My friends, I do invite you to watch the short video made about the Power Play on as nothing much has changed in the three years since I created it.  In fact this play has been around as long as football has, as I’m sure Shy Huntington used it to win the first Rose Bowl for Oregon over 100 years ago.  Great blocking with a head of steam will never change, but the Ducks have made it explosive with efforts of the WRs to fool the defensive backs with their pass routes. A little crease when the defense is fatigued is all it takes for another Oregon blockbuster play!

“Oh how we love to learn about our beloved Ducks!’

Charles Fischer  (FishDuck)
Oregon Football Analyst for the CFF Network/
Eugene, Oregon

Top Photo by Kevin Cline and all others are from Video

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Charles Fischer

Charles Fischer

Charles Fischer has been an intense fan of the Ducks for thirty years and has written reports on football boards for over a dozen years. Known as “FishDuck” on those boards, he is acknowledged for providing intense detail in his scrimmage reports and in his Xs and Os play analyses. He and his wife Lois, a daughter, Christine, and their dog (Abbie) reside in Eugene, Oregon, where he has been a financial advisor for 30 years serving clients in seven different states. He does not profess to be a coach or analyst, but simply a “hack” that enjoys sharing what he has learned and invites others to correct or add to this body of Oregon Football! See More...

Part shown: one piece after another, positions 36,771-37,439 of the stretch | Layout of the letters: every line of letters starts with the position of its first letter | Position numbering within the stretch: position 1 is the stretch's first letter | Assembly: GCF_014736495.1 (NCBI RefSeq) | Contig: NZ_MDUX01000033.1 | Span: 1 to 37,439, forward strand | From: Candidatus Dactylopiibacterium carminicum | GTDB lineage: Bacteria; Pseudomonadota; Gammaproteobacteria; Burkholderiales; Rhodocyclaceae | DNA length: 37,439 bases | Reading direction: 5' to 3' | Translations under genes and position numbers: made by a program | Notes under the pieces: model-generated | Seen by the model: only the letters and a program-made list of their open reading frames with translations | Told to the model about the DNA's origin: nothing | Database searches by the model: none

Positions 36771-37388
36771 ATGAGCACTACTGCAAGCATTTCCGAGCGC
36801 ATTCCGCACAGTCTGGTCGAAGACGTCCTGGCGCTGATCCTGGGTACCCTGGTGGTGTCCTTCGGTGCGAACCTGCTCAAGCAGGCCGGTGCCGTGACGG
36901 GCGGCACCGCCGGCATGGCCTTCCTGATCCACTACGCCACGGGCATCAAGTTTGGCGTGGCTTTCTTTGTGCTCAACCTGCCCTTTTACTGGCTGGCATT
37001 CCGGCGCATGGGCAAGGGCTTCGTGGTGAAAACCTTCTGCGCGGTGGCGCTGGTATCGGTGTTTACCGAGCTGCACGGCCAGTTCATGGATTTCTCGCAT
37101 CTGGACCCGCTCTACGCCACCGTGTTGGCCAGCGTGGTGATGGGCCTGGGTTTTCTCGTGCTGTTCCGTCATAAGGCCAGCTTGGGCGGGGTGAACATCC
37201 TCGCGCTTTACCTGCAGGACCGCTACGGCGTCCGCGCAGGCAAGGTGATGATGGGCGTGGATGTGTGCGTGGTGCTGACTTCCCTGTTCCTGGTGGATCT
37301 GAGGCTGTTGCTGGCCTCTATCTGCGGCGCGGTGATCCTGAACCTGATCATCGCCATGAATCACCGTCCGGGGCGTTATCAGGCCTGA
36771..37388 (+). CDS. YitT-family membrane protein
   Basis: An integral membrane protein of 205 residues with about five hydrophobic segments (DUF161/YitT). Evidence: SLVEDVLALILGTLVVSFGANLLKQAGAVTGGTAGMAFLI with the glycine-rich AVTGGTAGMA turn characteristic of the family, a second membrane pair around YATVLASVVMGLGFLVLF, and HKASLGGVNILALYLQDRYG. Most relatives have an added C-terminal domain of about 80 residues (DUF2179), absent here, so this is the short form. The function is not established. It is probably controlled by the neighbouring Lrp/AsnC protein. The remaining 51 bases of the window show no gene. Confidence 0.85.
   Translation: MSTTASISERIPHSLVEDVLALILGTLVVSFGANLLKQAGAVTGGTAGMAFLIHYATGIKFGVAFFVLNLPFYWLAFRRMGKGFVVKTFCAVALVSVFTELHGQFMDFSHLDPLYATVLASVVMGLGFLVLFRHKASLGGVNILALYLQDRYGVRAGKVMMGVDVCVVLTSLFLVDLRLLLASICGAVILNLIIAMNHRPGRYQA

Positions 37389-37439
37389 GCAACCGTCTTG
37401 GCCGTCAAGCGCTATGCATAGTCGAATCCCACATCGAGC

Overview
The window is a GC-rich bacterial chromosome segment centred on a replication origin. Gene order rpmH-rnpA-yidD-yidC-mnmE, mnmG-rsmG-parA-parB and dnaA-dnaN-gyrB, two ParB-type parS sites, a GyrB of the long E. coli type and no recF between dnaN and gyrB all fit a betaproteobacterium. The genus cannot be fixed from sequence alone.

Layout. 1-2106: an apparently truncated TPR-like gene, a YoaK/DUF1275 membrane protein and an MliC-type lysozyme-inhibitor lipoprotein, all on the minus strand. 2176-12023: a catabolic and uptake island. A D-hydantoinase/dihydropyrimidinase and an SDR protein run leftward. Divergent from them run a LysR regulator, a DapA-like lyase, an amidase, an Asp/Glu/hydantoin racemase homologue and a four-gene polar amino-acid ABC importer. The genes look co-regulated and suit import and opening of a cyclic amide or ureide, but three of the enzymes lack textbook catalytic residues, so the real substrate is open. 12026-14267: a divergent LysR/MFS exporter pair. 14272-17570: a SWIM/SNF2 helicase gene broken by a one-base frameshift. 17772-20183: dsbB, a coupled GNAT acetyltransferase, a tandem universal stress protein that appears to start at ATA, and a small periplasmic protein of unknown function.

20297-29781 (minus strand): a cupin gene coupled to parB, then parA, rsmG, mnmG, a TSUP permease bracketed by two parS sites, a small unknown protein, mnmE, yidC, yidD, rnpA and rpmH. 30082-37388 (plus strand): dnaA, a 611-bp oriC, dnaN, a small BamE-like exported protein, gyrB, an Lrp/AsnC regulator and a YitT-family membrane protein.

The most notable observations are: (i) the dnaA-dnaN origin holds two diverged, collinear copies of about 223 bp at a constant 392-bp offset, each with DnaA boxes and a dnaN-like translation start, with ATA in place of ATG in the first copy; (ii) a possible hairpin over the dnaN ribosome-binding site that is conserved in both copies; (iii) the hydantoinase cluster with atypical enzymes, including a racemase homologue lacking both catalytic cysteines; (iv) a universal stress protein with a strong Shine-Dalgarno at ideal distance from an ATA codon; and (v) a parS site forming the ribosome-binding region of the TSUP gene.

• William Butters

    Great read, Thanks…

  • Lee

    Love your articles and the dedication to actual detail seeing as we run a similar offensive scheme and style to the Ducks here in SC and the last play isn’t really a power scheme because it isn’t a block down kick out scheme it is more of an Iso block scheme with the center and right guard both blocking out with the up back leading into the hole like an old fashioned fullback.